Understanding the development of the biofuels industry in the United States is important to policymakers and industry. The Biomass Scenario Model (BSM) is a system dynamics model of the biomass-to-biofuels system that can be used to explore policy effects on biofuels development. Because of the complexity of the model, as well as the wide range of possible future conditions that affect biofuels industry development, we have not developed a single reference case but instead developed a set of specific scenarios that provide various contexts for our analyses.

Author:
Inman, D.; Vimmerstedt, L.; Bush, B.; Peterson, S.
Funded from the U.S. Department of Energy, Office of Energy Efficiency and Renewable Energy, Bioenergy Technologies Office.

The Biomass Scenario Model (BSM) is a system dynamics model that represents the entire biomass-to-biofuels supply chain, from feedstock to fuel use. The BSM is a complex model that has been used for extensive analyses; the model and its results can be better understood if input data used for initialization and calibration are well-characterized. It has been carefully validated and calibrated against the available data, with data gaps filled in using expert opinion and internally consistent assumed values.

Author:
Lin, Y. ; , Newes, E. , Bush, B. , Peterson, S. , Stright, D.
Funded from the U.S. Department of Energy, Office of Energy Efficiency and Renewable Energy, Bioenergy Technologies Office.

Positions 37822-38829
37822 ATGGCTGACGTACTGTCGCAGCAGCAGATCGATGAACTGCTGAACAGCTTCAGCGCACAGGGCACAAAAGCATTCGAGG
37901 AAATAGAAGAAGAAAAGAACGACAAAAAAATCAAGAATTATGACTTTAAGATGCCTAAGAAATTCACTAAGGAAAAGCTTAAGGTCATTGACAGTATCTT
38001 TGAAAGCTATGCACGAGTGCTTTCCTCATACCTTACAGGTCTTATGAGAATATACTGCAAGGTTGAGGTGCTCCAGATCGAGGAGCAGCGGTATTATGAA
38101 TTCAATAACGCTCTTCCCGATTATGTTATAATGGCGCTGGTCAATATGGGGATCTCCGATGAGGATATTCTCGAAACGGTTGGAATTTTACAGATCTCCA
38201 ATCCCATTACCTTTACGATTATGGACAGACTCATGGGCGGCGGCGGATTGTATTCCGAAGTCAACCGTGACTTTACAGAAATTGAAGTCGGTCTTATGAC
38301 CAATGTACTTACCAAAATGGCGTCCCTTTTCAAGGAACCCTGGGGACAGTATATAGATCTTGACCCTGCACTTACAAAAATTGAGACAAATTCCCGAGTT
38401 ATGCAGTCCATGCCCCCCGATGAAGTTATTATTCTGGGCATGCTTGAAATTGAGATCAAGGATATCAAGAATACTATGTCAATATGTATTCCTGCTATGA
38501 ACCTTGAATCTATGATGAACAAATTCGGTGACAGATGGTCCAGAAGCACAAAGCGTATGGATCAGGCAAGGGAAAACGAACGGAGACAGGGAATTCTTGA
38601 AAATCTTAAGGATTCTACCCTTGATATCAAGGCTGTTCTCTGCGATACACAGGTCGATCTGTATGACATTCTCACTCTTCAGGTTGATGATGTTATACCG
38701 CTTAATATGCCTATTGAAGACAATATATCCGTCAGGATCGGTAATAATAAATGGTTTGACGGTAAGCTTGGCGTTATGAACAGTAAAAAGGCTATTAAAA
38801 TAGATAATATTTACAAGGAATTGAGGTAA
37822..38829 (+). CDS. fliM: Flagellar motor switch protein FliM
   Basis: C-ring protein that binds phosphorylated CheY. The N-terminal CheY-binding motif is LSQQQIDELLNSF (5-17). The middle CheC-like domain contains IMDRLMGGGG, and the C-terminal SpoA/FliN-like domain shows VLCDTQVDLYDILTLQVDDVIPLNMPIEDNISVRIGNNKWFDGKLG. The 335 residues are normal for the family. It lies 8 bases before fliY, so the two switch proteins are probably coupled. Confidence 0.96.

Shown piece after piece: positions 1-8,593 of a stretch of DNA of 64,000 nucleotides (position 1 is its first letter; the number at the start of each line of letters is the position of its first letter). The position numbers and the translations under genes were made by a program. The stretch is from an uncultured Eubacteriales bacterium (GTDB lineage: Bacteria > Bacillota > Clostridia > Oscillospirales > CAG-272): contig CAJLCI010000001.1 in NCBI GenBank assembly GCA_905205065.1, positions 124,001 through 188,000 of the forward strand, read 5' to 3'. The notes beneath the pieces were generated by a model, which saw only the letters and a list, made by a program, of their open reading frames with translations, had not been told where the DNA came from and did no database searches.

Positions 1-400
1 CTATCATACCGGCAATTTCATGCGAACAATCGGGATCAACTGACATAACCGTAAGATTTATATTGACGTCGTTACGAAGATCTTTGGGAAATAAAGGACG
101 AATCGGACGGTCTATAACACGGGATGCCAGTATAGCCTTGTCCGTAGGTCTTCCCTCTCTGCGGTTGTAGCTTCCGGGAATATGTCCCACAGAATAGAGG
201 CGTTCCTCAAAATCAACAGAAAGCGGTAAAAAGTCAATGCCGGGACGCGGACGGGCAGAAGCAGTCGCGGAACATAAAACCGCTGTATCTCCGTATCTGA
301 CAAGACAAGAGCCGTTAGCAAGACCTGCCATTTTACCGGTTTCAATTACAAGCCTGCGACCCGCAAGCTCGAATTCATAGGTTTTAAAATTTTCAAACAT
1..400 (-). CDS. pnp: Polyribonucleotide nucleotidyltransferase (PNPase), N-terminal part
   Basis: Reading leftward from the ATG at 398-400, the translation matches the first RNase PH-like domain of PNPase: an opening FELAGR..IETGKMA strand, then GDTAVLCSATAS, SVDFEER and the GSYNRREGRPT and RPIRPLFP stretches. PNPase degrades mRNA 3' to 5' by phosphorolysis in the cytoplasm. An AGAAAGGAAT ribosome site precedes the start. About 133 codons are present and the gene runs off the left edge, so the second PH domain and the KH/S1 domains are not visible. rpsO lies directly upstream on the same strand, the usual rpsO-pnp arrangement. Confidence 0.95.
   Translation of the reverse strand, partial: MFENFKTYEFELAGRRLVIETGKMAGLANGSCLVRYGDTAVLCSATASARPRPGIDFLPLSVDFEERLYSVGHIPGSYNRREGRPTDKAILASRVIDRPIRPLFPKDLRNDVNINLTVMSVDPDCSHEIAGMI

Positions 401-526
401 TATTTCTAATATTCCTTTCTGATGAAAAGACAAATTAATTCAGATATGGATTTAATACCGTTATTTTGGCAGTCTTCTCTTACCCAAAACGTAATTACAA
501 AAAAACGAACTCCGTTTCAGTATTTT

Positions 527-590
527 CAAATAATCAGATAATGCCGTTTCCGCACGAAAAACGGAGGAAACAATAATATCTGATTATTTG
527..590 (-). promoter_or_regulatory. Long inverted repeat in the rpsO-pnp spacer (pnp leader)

Potential global biodiversity impacts from near-term gasoline production are compared to biofuel, a renewable liquid transportation fuel expected to substitute for gasoline in the near term (i.e., from now until c.

Author:
Virginia H. Dale , Esther S. Parish , Keith L. Kline
Funded from the U.S. Department of Energy, Office of Energy Efficiency and Renewable Energy, Bioenergy Technologies Office.

In support of the national goals for biofuel use in the United States, numerous technologies have been developed that convert biomass to biofuels. Some of these biomass to biofuel conversion technology pathways are operating at commercial scales, while others are in earlier stages of development. The advancement of a new pathway toward commercialization involves various types of progress, including yield improvements, process engineering, and financial performance.

Author:
Laura J. Vimmerstedt , Brian W. Bush
Funded from the U.S. Department of Energy, Office of Energy Efficiency and Renewable Energy, Bioenergy Technologies Office.

Transitioning to a larger biofuels industry requires a robust biomass-to-biofuels system of systems that operates within existing agriculture, forestry, energy, and transportation markets. Using the existing fuel supply chain infrastructure as a framework, this paper discusses a vision for biomass-based fuels and the challenges associated with a massive market and infrastructure transformation.

Author:
Riley, Cynthia J. , Sandor, Debra
Funded from the U.S. Department of Energy, Office of Energy Efficiency and Renewable Energy, Bioenergy Technologies Office.

Biomass Scenario Model Zotero References
National Renewable Energy Laboratory

Funded from the U.S. Department of Energy, Office of Energy Efficiency and Renewable Energy, Bioenergy Technologies Office.